Why it matters: The National Centers for Environmental Prediction (NCEP) is considering putting restrictions in place that would limit how often its websites could be accessed by the public. Ultimately, it could result in less accurate forecasts and delays in delivering severe weather warnings.
In a memo dated November 18 that largely flew under the radar until now, Brian Gross, acting director at NCEP, proposed new limits to safeguard their web services. According to Gross, the frequency at which the public is accessing its services has created infrastructure constraints and limitations.
"To add new or upgraded streams of data, there has to be a reduction in the number of connections into our system," Gross added.
For example, one potential mitigation would lower the number of connections to 60 per minute for users accessing specific NCEP sites and services.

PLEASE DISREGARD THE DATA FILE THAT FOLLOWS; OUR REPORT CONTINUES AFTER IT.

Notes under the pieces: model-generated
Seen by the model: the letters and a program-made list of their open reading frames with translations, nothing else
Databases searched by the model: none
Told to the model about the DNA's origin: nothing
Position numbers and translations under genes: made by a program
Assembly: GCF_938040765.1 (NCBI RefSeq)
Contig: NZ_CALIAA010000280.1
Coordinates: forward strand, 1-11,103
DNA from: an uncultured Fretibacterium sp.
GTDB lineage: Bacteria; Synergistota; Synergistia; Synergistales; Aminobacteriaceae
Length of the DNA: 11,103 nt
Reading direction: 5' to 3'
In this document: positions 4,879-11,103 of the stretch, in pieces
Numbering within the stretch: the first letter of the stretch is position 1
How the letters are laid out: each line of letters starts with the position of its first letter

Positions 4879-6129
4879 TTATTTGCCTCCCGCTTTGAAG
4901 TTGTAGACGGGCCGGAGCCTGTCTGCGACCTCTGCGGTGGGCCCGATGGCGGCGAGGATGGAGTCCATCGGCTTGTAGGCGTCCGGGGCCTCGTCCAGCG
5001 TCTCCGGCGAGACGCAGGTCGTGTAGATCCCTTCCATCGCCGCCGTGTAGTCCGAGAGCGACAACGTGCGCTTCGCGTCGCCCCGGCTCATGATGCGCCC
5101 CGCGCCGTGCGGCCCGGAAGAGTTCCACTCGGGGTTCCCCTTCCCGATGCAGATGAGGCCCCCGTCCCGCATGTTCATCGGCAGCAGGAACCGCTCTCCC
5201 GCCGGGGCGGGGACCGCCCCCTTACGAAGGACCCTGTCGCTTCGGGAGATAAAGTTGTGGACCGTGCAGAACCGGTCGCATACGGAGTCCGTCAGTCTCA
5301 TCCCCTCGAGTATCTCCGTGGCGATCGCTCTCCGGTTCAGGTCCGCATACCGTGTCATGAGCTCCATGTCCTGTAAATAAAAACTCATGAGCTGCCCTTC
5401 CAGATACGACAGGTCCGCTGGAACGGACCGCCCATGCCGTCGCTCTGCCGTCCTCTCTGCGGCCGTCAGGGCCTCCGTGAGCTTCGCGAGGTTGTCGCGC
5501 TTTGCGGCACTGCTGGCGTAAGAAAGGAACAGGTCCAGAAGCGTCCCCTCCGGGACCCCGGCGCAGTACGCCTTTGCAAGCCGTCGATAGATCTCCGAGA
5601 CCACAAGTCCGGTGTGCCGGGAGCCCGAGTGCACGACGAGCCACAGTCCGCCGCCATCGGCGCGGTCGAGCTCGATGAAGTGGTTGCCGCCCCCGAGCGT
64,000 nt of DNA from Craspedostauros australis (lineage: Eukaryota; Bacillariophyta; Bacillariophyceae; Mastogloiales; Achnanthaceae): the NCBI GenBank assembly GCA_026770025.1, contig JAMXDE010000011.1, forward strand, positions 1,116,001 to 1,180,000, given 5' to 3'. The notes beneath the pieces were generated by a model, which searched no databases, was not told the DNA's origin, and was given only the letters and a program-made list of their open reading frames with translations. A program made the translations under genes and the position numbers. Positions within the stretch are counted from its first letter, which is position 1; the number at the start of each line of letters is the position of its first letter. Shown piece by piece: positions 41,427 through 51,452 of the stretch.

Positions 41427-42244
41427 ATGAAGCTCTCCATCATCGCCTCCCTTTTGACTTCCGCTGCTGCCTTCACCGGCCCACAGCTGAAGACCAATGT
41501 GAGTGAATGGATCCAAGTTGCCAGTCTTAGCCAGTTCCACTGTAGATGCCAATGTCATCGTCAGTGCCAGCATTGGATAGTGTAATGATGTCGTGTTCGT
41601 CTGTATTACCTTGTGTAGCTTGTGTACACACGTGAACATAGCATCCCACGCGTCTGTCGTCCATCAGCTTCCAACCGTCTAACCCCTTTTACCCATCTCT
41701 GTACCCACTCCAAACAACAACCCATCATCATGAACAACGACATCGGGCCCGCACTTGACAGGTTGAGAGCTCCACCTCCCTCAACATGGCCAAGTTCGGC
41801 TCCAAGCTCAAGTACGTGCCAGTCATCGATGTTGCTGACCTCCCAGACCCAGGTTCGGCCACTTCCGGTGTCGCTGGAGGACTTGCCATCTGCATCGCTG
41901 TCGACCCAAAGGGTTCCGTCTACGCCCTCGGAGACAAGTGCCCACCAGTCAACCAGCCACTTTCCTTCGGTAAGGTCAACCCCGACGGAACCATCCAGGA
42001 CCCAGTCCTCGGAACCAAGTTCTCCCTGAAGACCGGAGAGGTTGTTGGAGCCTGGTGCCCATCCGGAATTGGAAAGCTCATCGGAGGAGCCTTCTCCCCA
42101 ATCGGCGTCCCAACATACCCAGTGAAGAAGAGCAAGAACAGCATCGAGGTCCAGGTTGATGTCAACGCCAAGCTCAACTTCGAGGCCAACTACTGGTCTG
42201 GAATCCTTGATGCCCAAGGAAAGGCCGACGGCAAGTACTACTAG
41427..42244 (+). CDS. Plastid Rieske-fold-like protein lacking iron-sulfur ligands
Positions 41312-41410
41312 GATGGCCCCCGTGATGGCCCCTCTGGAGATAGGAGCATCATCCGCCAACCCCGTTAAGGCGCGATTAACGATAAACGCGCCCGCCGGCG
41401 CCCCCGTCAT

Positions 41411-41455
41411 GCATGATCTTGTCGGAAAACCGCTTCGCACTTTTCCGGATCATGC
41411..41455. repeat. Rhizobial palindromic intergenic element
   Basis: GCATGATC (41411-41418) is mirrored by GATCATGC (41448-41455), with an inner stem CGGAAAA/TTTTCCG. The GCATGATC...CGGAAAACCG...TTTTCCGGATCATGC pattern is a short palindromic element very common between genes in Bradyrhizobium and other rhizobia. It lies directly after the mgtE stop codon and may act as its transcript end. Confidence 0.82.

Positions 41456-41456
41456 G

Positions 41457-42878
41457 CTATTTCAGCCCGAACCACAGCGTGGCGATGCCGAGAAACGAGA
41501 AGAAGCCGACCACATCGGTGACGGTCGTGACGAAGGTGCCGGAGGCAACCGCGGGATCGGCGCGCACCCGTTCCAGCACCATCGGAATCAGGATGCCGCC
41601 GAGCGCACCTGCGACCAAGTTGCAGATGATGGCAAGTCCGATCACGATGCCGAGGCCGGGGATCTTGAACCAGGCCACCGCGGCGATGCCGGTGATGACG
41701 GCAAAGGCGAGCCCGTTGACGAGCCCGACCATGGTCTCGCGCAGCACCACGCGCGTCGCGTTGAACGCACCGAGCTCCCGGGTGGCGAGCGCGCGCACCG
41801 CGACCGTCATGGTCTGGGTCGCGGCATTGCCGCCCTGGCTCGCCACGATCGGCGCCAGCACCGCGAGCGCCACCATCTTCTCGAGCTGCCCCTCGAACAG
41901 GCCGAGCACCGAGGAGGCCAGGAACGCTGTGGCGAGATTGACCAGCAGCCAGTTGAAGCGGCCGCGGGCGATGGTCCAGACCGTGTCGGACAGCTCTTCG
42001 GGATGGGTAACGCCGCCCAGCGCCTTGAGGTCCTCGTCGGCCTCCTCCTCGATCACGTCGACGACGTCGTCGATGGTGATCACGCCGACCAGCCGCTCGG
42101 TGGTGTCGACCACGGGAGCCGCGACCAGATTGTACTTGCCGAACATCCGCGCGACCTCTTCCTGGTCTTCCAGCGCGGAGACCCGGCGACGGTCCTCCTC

That's great, but what does all of it mean for you?
Many weather-focused sites and apps pull data from the NCEP to power their offerings. Limiting access by such "power users" could have a substantial impact on third parties' ability to provide accurate and timely forecasts and severe weather warnings.
The logical solution would be for the NCEP to simply bolster their bandwidth / serving capabilities but without additional funding, that likely isn't an option. Could this mean that third parties might have to start chipping in to pay for the data they access? How would they generate those funds? Would the end user wind up footing the bill and have to pay for access to weather apps?
The NCEP is seeking public comments on the matter through December 18.